Salute to women who dug for victory

TWO women who served in the Women s Land Army and Timber Corps during World War II were honoured at a special reception last week. Joyce Cosme of Church Road, Stotfold, and Gladys Levett of The Lawns, Stevenage, were among 250 former land girls at a recep

TWO women who served in the Women's Land Army and Timber Corps during World War II were honoured at a special reception last week.

Joyce Cosme of Church Road, Stotfold, and Gladys Levett of The Lawns, Stevenage, were among 250 former land girls at a reception held at County Hall, Hertford, as guests of Hertfordshire County Council.

There they met Dione the Countess of Verulam the Lord Lieutenant of Hertfordshire and the chairman of the council Cllr Nigel Brook from St Ippolyts.

Joyce, now in her 80s, joined the Women's Land Army when she was 17 after she tried to join the armed forces but was told she needed to be 18.


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During the war she was evacuated to Bournemouth from the family home in Wanstead Park in London and was soon working at a farm on the Hampshire Downs.

But working with the animals was often far from mundane as she recalled one morning she will never forget.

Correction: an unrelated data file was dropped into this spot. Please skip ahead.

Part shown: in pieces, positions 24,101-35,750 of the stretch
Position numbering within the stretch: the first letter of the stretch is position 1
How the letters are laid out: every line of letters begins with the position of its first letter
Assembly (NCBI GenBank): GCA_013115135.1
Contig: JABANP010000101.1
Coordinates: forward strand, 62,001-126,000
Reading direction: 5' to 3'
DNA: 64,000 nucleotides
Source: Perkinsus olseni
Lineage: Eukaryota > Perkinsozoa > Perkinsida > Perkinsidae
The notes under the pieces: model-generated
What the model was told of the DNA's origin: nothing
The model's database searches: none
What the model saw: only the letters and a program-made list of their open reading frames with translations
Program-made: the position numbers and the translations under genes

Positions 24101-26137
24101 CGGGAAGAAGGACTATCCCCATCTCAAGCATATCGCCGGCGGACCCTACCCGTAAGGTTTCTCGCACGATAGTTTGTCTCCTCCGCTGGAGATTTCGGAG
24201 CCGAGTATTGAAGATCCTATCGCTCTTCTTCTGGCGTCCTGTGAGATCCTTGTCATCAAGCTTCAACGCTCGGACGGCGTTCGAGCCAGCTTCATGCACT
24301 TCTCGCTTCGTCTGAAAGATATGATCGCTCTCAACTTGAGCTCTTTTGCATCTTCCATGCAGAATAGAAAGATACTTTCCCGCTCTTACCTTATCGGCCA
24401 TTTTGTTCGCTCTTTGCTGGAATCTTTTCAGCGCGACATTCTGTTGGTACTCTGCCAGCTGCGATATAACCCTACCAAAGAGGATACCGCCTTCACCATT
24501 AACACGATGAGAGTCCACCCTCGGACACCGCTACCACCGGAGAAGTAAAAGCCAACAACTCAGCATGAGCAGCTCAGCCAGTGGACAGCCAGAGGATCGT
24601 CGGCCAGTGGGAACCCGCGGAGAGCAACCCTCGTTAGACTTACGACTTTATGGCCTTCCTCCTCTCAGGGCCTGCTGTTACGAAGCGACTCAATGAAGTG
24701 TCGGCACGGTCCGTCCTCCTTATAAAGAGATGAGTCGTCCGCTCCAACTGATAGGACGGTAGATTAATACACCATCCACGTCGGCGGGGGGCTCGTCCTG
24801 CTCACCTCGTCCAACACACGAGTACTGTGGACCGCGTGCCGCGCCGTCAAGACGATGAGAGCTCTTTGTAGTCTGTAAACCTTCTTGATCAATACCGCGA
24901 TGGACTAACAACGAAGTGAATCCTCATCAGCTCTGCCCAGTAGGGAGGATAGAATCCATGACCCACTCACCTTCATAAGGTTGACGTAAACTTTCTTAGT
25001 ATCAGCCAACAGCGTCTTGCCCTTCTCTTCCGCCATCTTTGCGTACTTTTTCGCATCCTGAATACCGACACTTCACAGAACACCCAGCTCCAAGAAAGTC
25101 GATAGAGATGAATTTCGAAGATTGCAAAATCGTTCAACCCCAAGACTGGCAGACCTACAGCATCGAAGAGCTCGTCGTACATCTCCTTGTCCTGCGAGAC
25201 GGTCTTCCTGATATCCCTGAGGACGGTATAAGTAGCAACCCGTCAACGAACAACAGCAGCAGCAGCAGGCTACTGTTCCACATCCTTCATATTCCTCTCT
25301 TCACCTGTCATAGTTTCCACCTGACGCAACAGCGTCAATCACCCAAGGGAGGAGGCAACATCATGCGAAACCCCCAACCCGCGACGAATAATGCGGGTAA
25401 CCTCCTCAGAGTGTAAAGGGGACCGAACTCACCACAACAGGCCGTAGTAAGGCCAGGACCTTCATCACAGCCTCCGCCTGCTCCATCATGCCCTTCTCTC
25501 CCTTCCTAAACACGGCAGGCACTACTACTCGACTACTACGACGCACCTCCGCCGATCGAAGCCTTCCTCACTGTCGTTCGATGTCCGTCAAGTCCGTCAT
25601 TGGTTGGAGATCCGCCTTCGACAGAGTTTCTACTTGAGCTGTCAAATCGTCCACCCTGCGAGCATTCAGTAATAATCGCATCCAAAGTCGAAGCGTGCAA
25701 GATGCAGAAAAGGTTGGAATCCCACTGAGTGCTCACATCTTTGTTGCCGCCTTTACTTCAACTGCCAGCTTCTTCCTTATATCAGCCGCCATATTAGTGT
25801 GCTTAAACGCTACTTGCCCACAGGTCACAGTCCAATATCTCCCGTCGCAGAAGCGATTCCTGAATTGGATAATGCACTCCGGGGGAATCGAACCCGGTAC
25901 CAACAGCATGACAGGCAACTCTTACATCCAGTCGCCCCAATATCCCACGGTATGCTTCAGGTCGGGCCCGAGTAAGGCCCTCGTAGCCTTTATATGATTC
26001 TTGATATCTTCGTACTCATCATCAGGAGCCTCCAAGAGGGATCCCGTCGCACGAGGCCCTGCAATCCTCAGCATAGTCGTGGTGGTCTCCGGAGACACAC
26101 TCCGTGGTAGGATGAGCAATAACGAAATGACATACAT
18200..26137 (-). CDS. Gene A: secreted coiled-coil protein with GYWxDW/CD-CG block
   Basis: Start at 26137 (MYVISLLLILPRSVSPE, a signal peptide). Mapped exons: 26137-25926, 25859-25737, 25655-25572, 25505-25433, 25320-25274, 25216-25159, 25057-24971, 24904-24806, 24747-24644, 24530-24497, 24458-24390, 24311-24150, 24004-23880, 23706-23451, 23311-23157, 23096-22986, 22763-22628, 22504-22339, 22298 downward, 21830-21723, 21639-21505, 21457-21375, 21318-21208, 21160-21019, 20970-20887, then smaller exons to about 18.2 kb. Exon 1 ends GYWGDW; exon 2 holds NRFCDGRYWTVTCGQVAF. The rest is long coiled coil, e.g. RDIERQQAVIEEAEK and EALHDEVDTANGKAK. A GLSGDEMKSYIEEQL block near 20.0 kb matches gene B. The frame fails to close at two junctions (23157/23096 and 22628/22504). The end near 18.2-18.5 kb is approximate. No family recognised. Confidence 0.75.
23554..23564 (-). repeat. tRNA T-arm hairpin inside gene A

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"I had gone out to the chickens to collect the eggs," said Joyce. "When I stuck my head inside the hen house I saw a German officer eating raw eggs.

"I said hello and ran. He had parachuted down safely after his aircraft had been hit. The previous night two aircraft had crashed near the farm.

"He must have been very hungry and the police came and took him away and I never saw him again."

Joyce also remember one Christmas when she was riding her bicycle and fell off on a slippery road and slid under a lorry breaking her arm.

"I was lucky not to be killed but young women worked so hard on the land to help with the war effort," added Joyce.

Mrs Levett, 83, who has lived in Stevenage for 50 years, was living in the family home in Old Kent Road, London, when she volunteered for the Land Army.

"I didn't want to work in a munitions factory so I joined the Land Army and went to work on a farm near Petworth in Sussex," said Gladys.

"We had wonderful times and I was at a farm for three years as a milk maid until the war ended.

"We didn't see any action but I remember one very clear and light night looking up and seeing something coming out of a plane. At first I thought it was a bomb but then realised it was a parachute.

"We had some wonderful young Canadians staying nearby and I made a lot of friends and then when the war was over I moved back to London and got married. All this happened over 60 years ago but it was nice to be recognised for all the hard work land army girls did.

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